Fifty years of landscape architecture education celebrated at Leeds Beckett
The event, held on Wednesday 19 October at 4pm at Leeds Beckett’s city centre Rose Bowl building, will include a public exhibition of current and past students’ work, both in education and practice, alongside the Landscape Institute’s annual general meeting (AGM). The Landscape Institute is the Royal Chartered body for landscape architects, which provides accreditation for Leeds Beckett’s degree programmes.
The celebration will start with a panel discussion looking ahead to the next 50 years of landscape architecture education. This will be followed by the Landscape Institute’s AGM at 5.30pm, the annual Jellicoe Lecture at 7pm, and a drinks reception from 8.15pm. For more information, please visit the Landscape 50 website and follow @LandscapeLBU on Twitter.
Edwin Knighton, Principal Lecturer in Landscape Architecture at Leeds Beckett, commented: “We are proud to be celebrating 50 years of landscape architecture education at Leeds Beckett. It is a time to reflect on the achievements of the course and its graduates and point the way forward to the creative challenges that lie ahead: such as the value of green space in creating climate resilient cities. Our exhibition will showcase selected examples from more than a thousand graduates who have made their mark on the landscape. A staggering breadth of work from around the world with a focus on the Yorkshire region provides a range of project examples of unparalleled interest and value.”
The Jellicoe Lecture was established to honour Sir Geoffrey Jellicoe, a founding member of the Landscape Institute and founding President of the International Federation of Landscape Architects (IFLA). Following introductions by Edwin Knighton and Merrick Denton-Thompson, President of the Landscape Institute, three experts will reflect on innovative approaches to engaging communities with landscape and green infrastructure.
Sarah Main will begin by discussing the Chatsworth House project, which is working with deprived communities and refugees to encourage them to explore the landscapes of Capability Brown as part of the Capability Brown Festival. Alan Simson, Professor of Landscape Architecture and Urban Forestry at Leeds Beckett, will then speak about his new research which centres around engaging people with urban forestry and green infrastructure. Finally, Pam Warhurst, Founder of Incredible Edible in Leeds, will present their latest plans to promote urban agriculture.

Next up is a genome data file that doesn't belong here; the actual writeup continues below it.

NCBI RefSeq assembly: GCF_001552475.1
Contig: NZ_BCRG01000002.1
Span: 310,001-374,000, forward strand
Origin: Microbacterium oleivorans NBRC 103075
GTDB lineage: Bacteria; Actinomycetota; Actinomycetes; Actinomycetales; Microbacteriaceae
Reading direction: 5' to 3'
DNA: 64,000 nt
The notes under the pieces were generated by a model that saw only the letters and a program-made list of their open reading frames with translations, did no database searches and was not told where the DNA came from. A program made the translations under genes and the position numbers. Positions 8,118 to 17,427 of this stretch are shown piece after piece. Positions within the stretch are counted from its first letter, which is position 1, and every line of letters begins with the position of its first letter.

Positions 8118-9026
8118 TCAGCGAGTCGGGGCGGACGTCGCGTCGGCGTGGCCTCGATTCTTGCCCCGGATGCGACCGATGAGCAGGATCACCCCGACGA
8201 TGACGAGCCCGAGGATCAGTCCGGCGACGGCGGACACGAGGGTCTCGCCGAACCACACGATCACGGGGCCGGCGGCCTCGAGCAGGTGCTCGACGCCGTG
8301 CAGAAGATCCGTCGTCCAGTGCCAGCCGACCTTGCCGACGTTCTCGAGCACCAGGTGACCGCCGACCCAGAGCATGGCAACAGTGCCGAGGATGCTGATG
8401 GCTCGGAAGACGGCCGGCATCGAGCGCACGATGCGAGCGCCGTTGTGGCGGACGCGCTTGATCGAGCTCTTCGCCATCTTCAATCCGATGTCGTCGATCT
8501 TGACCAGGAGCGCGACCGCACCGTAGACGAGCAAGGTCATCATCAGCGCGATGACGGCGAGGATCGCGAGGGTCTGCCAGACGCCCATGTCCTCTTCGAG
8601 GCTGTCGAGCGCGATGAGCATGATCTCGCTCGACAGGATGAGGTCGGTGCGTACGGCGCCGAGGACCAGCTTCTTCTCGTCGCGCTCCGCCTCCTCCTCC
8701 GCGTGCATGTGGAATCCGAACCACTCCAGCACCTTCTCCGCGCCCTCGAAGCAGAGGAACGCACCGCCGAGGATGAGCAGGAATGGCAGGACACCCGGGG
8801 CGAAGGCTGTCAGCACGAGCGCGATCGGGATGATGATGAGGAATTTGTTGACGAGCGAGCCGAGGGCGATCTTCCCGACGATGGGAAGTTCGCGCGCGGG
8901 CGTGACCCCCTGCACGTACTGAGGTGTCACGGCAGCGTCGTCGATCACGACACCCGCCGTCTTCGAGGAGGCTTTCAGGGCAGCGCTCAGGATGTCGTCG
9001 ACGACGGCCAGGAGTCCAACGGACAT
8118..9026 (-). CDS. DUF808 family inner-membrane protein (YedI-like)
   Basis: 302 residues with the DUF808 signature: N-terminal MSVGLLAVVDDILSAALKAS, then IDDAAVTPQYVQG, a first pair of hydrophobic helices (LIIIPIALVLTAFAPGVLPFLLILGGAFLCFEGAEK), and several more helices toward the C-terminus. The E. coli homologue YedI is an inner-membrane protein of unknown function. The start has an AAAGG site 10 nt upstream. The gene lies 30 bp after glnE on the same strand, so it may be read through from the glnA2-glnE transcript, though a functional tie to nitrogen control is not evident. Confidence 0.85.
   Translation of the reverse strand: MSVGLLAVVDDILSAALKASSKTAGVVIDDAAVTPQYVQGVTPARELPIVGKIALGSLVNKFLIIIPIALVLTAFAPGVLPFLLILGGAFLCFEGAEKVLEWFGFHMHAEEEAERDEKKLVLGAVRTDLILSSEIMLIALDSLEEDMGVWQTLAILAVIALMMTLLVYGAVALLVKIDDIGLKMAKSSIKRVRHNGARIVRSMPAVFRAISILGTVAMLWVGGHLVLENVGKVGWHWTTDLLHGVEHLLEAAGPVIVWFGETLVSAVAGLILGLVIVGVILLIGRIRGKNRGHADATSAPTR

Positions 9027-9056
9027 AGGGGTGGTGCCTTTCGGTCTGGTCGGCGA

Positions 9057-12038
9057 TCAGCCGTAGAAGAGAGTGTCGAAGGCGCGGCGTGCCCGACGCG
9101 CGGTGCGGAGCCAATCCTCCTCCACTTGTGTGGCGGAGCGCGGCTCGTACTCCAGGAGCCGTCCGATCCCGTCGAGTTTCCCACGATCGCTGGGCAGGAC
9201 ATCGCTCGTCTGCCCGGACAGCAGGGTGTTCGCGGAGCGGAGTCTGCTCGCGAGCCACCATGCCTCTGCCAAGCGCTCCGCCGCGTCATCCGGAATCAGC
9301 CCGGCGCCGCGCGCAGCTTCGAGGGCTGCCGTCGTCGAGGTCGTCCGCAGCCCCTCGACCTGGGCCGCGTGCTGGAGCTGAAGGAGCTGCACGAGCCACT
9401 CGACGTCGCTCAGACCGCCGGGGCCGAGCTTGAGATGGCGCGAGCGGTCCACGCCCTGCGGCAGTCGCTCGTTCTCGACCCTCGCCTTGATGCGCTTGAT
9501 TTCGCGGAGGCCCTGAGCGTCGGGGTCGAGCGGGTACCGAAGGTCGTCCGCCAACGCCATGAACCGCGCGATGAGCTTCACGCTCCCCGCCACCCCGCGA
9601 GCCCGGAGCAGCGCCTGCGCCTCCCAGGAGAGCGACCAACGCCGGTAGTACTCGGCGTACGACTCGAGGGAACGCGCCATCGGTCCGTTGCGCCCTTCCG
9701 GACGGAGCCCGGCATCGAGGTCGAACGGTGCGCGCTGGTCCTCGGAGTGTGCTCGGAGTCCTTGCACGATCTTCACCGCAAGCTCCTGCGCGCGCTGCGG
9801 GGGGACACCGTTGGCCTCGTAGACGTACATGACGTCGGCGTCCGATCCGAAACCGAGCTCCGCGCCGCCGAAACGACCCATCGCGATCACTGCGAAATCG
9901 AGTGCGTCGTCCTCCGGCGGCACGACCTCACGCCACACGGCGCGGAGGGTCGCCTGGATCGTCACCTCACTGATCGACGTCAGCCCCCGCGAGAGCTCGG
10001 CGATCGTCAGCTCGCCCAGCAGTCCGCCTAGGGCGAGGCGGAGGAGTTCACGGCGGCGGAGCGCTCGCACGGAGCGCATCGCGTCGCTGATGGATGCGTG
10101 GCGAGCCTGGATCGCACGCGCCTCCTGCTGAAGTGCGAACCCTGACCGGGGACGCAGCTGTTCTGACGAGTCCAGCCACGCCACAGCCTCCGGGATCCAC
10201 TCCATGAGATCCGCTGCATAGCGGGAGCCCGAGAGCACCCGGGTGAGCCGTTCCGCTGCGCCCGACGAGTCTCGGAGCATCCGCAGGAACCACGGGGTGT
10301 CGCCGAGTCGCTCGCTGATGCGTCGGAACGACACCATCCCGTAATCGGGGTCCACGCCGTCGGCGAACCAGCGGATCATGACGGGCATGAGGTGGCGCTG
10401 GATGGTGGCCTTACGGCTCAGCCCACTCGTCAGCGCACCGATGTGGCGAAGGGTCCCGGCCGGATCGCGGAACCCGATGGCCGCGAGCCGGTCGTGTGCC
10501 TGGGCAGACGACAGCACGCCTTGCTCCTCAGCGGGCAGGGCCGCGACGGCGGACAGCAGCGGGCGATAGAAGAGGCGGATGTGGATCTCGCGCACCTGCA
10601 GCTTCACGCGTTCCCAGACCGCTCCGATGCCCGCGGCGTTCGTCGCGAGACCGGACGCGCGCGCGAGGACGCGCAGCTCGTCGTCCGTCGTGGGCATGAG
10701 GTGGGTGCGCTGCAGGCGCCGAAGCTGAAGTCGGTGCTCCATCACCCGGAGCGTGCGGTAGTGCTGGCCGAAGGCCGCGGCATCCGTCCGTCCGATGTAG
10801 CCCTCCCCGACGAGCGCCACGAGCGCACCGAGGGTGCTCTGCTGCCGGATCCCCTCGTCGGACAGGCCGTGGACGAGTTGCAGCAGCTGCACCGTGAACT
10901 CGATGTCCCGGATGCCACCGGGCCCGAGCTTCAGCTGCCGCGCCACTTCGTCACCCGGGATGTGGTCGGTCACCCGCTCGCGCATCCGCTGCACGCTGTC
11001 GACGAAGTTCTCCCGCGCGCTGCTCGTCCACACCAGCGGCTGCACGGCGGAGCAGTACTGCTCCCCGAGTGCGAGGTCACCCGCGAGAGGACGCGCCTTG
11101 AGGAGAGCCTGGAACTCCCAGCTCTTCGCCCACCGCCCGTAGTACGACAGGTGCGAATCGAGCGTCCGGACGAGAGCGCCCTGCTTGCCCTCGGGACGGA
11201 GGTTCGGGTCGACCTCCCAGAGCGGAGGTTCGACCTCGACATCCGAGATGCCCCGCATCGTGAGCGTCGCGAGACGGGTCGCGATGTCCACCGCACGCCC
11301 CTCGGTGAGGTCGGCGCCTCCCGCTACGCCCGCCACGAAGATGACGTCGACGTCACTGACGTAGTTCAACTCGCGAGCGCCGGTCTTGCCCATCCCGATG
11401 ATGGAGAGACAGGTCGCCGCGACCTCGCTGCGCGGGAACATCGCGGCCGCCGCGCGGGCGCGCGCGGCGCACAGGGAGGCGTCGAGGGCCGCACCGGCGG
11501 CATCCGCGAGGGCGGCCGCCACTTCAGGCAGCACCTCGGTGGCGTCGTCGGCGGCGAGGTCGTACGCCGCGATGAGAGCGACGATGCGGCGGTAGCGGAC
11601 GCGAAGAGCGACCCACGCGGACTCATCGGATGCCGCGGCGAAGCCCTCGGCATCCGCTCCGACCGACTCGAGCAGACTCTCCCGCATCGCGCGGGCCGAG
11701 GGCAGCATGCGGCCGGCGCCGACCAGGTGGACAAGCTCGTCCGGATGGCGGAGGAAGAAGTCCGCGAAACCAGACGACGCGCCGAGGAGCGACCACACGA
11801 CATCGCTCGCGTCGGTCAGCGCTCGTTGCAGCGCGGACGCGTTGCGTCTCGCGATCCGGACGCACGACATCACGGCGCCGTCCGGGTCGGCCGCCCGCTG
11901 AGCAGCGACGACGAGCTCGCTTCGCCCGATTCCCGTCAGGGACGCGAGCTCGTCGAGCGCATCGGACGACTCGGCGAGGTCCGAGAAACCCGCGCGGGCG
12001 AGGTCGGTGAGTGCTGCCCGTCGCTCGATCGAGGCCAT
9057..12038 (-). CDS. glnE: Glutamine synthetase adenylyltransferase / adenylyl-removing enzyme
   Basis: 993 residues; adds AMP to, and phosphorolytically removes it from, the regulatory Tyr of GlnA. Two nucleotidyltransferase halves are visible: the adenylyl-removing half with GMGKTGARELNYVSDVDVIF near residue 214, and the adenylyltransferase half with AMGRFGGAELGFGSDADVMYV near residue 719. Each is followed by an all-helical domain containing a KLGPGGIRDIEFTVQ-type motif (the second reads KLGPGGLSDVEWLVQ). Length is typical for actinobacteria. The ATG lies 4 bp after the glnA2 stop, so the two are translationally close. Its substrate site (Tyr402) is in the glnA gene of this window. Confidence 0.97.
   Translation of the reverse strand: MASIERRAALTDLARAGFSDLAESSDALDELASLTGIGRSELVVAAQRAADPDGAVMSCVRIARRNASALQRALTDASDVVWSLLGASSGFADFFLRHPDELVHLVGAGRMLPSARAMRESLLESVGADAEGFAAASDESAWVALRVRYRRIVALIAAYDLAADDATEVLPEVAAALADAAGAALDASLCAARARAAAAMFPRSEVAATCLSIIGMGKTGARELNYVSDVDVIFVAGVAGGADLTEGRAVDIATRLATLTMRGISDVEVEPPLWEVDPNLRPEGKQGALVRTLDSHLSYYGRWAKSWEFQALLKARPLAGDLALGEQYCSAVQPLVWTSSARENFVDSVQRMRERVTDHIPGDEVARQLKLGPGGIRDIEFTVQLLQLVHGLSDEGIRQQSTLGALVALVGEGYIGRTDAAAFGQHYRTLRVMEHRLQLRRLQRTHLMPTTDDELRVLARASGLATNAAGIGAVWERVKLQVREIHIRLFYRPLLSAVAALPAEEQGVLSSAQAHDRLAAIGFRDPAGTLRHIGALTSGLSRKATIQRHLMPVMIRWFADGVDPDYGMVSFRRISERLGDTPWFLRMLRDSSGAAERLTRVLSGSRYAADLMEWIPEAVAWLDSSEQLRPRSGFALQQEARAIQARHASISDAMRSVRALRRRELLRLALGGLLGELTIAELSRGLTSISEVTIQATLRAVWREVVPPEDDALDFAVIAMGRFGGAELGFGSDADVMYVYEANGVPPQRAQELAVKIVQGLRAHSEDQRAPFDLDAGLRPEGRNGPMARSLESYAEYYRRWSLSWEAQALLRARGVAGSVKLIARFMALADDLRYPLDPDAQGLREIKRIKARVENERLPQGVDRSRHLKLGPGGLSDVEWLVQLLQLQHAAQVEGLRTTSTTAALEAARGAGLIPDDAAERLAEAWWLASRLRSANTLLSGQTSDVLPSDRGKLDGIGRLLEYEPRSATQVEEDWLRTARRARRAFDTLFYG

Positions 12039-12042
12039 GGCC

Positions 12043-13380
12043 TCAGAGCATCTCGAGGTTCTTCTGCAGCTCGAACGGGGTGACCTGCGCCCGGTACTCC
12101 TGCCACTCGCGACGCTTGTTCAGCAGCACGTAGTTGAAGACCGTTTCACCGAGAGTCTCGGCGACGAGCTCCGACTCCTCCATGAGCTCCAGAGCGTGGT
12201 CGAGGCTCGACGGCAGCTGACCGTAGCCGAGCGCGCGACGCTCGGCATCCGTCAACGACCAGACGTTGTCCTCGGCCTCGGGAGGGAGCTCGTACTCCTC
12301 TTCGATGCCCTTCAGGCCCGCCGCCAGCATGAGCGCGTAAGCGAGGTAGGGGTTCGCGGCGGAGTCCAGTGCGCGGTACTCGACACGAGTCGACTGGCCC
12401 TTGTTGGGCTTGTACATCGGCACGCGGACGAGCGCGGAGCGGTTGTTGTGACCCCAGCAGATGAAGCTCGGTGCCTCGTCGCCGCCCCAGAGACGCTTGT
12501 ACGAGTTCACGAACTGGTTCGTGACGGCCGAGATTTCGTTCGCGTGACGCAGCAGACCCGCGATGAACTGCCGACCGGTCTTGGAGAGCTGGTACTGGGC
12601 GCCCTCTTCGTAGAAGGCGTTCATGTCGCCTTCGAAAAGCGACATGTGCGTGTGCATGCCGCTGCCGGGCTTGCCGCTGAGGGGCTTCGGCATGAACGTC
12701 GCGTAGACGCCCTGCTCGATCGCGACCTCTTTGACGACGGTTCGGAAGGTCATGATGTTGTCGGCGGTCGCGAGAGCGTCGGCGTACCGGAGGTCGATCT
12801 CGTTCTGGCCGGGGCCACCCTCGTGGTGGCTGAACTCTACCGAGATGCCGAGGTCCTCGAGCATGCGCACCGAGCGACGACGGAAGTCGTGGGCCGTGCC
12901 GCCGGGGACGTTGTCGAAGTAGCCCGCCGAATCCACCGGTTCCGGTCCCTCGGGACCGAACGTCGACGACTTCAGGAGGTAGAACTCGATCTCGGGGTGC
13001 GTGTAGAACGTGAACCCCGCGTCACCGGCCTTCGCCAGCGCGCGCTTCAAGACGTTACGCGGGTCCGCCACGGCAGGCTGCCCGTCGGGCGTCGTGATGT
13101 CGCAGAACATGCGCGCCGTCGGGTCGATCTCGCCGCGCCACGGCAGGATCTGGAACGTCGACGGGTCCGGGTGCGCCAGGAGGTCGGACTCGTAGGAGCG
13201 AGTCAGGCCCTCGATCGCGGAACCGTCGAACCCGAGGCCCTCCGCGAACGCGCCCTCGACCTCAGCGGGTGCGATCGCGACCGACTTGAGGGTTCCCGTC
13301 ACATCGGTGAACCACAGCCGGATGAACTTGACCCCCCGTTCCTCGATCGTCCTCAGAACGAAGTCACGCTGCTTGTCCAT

Edwin said: “As a professional design-based course, we think it’s vital to get out there and apply our design skills to live projects, working with real clients and through this to challenge and interrogate accepted ways thinking and doing. The theme of this year’s Jellicoe Lecture, ‘New ways of engaging communities with landscape’, picks up this key part of the Leeds Beckett ethos.”
Former Leeds Beckett landscape architecture students are invited to submit work for the exhibition, which will be featured online and will be displayed throughout the week at the Rose Bowl. Submissions should be a 50cm by 50cm, high resolution PDF document representing a project or collection of projects and should be received by Friday 7 October. Please contact the Landscape Institute at email@example.com to take part.
Current students’ work is set to include projects from the University’s annual ‘Design and Community’ programme, which sees students create design proposals for public landscapes across Yorkshire, making a real difference for real clients in local communities.
Edwin explained: “Over the last 40 years, our annual Design and Community project has taken student designs beyond the drawing board, allowing them to work in partnership with local people. It’s played a crucial role, responding to over 150 community requirements for modest everyday landscapes that meet their needs for children’s play, food production and wildlife. It’s a win-win social enterprise project where local people get a valuable new facility and the students get an invaluable learning experience.”
Successful former Leeds Beckett landscape architecture students include brothers Harry and David Rich (pictured top), who run their family business, Rich Landscapes. Harry and David won gold medals at RHS Chelsea in 2013 and 2015 and now have a BBC1 daytime television show with Charlie Dimmock, Garden Rescue. Meanwhile graduate Dominic Cole was awarded a CBE last year for his services to garden conservation and landscape. Dominic was the landscape architect for the Eden Project in Cornwall, where he helped to develop an internationally-acclaimed visitor attraction that promotes, through landscape architecture, the crucial importance of plants and the living world.